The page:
- Today, ensuring gender equality is one of the main priorities of the French government, and therefore 75% of the projects financed by the French Development Agency (FDA) are aimed at improving gender equality. How did France start ensuring gender equality and what progress has been made in achieving this today?

- I think it's important we were talking about solidarity policy. So, as you mentioned, it's true that since 2018 we have started to put more emphasis on gender equality in all our projects that are financed by France's overseas development aids with such target to have 75% of projects with a gender equality component and to have at least, I think, 20% of those projects which are focusing on gender equality. It's very important because sometimes it was an element that was missed. For example, there is a very well-known example. I mean, you can spend money building schools in some countries and you think it's enough to guarantee access to education for girls. But then if you don't think about building at the same time toilets for the girls then you have families, because of some barriers and habits and sometimes religious or social constraints, they won't send their girls to school if they're not sure they can have access to some girl-only toilets and those kind of things. So, you have to factor in always gender equality and sometimes also the cultural obstacles that exist and remain a barrier to equal opportunities for women. Overall, when we are talking about development it's always important not to forget half of humanity. Because it's more efficient to have also participation of women in all political life, in economic life. And since they are the first we are also educating the future generation, the values and the principles they are transmitting to the children are of utmost importance for the future.

- The tradition of university education in France dates back to the 12th century when the University of Paris was established, where notable thinkers such as Denis Diderot and Voltaire studied. Progressive ideas were able to spread worldwide during the times of stagnation thanks to France's great thinkers. In 2023, France was ranked 5th in the Global Education Index. What do you think are the main differences and advantages of French education?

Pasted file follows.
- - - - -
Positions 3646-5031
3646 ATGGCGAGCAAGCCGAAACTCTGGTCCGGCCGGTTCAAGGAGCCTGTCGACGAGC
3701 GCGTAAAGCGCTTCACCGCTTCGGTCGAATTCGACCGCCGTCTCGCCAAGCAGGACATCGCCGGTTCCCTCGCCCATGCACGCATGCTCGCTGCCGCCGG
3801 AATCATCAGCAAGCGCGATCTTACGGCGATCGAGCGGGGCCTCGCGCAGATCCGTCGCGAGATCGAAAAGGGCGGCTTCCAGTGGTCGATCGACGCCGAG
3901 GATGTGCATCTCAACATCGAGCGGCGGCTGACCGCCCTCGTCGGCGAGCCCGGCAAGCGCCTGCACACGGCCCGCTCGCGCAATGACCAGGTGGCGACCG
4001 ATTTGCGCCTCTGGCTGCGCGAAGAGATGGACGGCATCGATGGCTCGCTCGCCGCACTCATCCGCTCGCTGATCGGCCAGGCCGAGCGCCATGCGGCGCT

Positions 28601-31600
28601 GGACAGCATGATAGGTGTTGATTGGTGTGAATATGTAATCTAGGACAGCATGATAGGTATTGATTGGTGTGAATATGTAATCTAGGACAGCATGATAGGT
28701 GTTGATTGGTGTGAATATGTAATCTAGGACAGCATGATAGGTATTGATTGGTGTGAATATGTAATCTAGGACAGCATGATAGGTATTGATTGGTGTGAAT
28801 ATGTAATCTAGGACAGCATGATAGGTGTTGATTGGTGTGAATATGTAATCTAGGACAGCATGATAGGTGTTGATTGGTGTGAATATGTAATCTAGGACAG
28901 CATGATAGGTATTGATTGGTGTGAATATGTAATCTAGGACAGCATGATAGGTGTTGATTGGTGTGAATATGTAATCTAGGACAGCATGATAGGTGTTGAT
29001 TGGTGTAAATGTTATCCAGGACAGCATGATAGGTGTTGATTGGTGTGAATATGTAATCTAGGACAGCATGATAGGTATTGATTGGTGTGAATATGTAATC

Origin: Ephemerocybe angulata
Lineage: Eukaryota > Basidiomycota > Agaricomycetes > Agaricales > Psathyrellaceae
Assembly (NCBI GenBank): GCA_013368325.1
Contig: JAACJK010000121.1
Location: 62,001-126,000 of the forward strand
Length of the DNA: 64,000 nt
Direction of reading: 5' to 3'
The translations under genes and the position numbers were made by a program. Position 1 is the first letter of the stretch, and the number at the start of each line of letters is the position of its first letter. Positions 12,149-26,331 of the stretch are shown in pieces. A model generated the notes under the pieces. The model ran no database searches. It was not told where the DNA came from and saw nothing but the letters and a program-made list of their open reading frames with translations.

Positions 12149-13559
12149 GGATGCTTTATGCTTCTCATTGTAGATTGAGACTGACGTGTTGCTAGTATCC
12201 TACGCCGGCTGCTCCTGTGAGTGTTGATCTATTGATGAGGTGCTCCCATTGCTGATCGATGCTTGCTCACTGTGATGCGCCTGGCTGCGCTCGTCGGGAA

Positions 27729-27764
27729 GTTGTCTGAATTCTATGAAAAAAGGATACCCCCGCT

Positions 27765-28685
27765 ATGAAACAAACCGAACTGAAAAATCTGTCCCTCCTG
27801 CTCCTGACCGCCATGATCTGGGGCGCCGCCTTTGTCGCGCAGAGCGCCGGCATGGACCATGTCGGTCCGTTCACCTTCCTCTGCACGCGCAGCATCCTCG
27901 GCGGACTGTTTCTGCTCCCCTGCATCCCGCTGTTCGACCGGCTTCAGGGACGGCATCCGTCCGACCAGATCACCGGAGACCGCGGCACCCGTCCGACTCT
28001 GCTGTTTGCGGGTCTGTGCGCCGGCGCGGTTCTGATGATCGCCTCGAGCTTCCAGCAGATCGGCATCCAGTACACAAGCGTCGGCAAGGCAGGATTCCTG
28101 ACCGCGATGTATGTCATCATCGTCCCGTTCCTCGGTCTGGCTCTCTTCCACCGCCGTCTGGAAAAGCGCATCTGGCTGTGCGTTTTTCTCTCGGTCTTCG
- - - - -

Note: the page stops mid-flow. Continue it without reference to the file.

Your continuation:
- Well, I think it can be a debate. Education is a source of a big debate in France because it's a very very important element of public life. But for foreign students, I would say that first and foremost France is a European country. So, when you study in, when you choose France for higher education or part of your higher education you are benefiting from this European-wide system of what we call LMD (licence-master-doctorat), bachelor, master and doctorate. So, you can start in France, you can continue in Germany, then in Italy or in Spain, or in Iceland or in Poland. It's a very well-integrated system. In France, it's also a very international environment because I think that most of the PhDs that are completed every year in France, and I think it's more than 10,000, are done by also foreign students. I think it's 40%. So, we have a lot of also foreign researchers in France. The research that is published in France is always with international collaboration, European and North American, South American and even now Asian too. So, it's also a wide exposure to international cooperation. I would add that studying in France is not very expensive because the quality is the same but the system remains strongly subsidized by the French government even for foreign students. So, I would say like a year of Bachelor's is less than 3,000 euros. So, it's much less expensive than what you would find in some equivalent countries. And last but not least, of course, there is also a matter I think in the end also of employability. As you know France also hosts the headquarters of a lot of French companies which are multinationals. Loreal, Total, Airbus and many others. So, I think also studying in France increases employability all over the world because all those French companies have a large footprint overseas in Asia and Europe, in North America, South America and Australia. So, studying in France also I think increases the employability of students. So, I think it's a good bet.